Apa under fire again, this time for anti-Semitic remarks

by Eric Johnston

Staff Writer

The Apa Group finds itself once again facing international criticism, this time for anti-Semitic comments made in a magazine distributed to five group-owned hotels in Canada, including an additional one that is leased.

In the February edition of the group’s magazine Apple Town, provided to guests at Canada’s Coast Hotels, Apa Hotels founder Toshio Motoya is quoted as saying: “Jewish people control American information, finance, and laws, and they benefit greatly from globalization because they move their massive profits to tax havens so they don’t have to pay any taxes. Many Jewish people support the Democratic Party.”

The real estate entrepreneur made the comments in an article bearing the subtitle: “An American counteroffensive against Jewish globalism.” This was part of an interview under the broader title of “Trump’s Presidency is an Opportunity for Constitutional Reform,” focused on the election of U.S. president Donald Trump and what it means for Japan.

Motoya was forced to issue a statement after Jewish groups in Canada demanded that Coast Hotels, owned by the APA Group, remove the offending material. The hotel chain got rid of the magazines and apologized while Motoya issued a statement that was posted on the website of the Jewish Federation of Greater Vancouver.

“It is very unfortunate that my writings gave you an erroneous impression that I hold anti-Semitic beliefs,” Motoya said.

Naho Udagawa, a spokeswoman for the Apa Group said hotel guests will find in their rooms only the March edition of Apple Town, which does not include the hotel group’s apology. This magazine is available only in six Coast Hotels in Canada and not in the company’s American hotels.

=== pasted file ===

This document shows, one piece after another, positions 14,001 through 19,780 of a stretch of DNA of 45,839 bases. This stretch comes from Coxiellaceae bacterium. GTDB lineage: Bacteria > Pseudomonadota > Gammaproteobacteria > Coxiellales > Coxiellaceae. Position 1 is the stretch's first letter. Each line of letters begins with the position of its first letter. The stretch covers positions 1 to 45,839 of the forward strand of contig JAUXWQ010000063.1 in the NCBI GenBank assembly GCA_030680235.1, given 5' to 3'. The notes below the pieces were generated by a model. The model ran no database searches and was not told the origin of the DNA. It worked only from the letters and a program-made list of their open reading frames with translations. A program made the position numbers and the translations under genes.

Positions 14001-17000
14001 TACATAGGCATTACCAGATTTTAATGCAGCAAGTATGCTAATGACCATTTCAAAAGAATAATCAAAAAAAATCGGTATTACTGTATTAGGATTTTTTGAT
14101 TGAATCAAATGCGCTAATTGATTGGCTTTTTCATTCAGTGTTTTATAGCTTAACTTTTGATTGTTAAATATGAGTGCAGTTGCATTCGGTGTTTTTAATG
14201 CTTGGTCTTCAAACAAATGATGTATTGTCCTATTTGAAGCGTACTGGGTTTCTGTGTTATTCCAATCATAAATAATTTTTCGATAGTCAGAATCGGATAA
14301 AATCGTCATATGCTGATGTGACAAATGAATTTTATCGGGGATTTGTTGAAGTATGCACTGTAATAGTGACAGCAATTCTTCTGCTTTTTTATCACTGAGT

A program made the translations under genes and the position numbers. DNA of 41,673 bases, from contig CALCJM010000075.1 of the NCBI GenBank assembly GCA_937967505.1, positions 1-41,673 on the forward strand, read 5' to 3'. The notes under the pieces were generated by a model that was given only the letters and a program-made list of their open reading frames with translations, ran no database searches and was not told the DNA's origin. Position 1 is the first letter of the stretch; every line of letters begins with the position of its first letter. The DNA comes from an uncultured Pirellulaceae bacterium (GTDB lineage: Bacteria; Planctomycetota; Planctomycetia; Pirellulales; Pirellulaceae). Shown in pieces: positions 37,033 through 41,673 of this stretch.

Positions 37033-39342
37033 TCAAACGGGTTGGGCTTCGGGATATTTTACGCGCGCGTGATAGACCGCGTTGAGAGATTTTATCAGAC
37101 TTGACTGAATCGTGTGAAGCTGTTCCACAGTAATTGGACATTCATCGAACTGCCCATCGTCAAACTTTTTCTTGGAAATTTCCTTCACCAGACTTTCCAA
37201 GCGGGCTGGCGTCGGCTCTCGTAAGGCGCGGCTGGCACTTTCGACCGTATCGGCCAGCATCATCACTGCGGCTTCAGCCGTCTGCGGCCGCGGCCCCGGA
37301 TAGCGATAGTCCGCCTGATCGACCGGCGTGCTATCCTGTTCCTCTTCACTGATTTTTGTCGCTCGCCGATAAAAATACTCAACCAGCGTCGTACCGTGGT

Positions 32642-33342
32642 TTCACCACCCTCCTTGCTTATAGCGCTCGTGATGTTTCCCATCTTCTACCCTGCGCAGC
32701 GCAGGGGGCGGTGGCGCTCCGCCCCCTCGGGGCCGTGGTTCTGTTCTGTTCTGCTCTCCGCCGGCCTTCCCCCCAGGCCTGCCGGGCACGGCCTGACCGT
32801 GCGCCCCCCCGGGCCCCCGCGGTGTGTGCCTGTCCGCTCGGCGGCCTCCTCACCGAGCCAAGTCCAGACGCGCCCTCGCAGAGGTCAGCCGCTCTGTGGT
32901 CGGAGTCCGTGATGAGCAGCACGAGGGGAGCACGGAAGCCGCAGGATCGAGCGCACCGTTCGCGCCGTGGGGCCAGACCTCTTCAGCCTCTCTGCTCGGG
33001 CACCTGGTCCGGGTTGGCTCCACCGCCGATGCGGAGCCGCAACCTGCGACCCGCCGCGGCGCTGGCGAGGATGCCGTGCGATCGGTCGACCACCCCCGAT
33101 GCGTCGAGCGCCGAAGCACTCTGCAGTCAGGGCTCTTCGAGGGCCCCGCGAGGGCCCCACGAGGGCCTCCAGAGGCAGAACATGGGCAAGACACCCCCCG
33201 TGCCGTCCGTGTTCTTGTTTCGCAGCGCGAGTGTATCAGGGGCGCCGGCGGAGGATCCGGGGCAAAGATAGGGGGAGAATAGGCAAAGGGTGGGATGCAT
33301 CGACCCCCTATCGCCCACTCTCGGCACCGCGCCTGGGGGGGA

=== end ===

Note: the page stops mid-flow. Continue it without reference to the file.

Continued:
Debby Shoctor, chief executive officer of The Jewish Federation of Edmonton, said in an email to The Japan Times that she did not believe Motoya’s apology was sincere.

“He seems to be a Japanese apologist and to think that Japan is superior to other countries in the world, and that the Japanese are superior,” she said.

Rabbi David Kunin, who heads the Jewish Community of Japan center in Tokyo, expressed concern about Motoya’s comments.

“It’s very disturbing to see this kind of anti-Semitic literature coming out of Japan. I know that Jews everywhere are concerned by these kinds of accusations,” he said.

The controversy in Canada comes less than a month after the Apa Group came under fire for placing in its hotel rooms in Japan books written by Motoya that claim that the 1937 Nanking Massacre by the Imperial Japanese Army was a fabrication. The furor led to calls in China to boycott the group’s hotels.

While the Apa Group said late last month that it has no plans to withdraw the book, it may consider removing copies from a Sapporo hotel where participants in the Asian Winter Games, which start February 19th, will be staying.

In a written statement from a representative with the Committee Against Anti-Semitism in Japan, which operates under the auspices of the Jewish Community of Japan and maintains close ties with the Simon Wiesenthal Center and other international organizations, said the group was aware of the situation at the company’s hotels.

“Even if the material in Motoya’s books and newsletters is not intentionally malicious, there’s always the possibility that certain people will read it, develop antagonistic views, and circulate such harmful views among their peers. This is how conspiracies get started,” the statement said.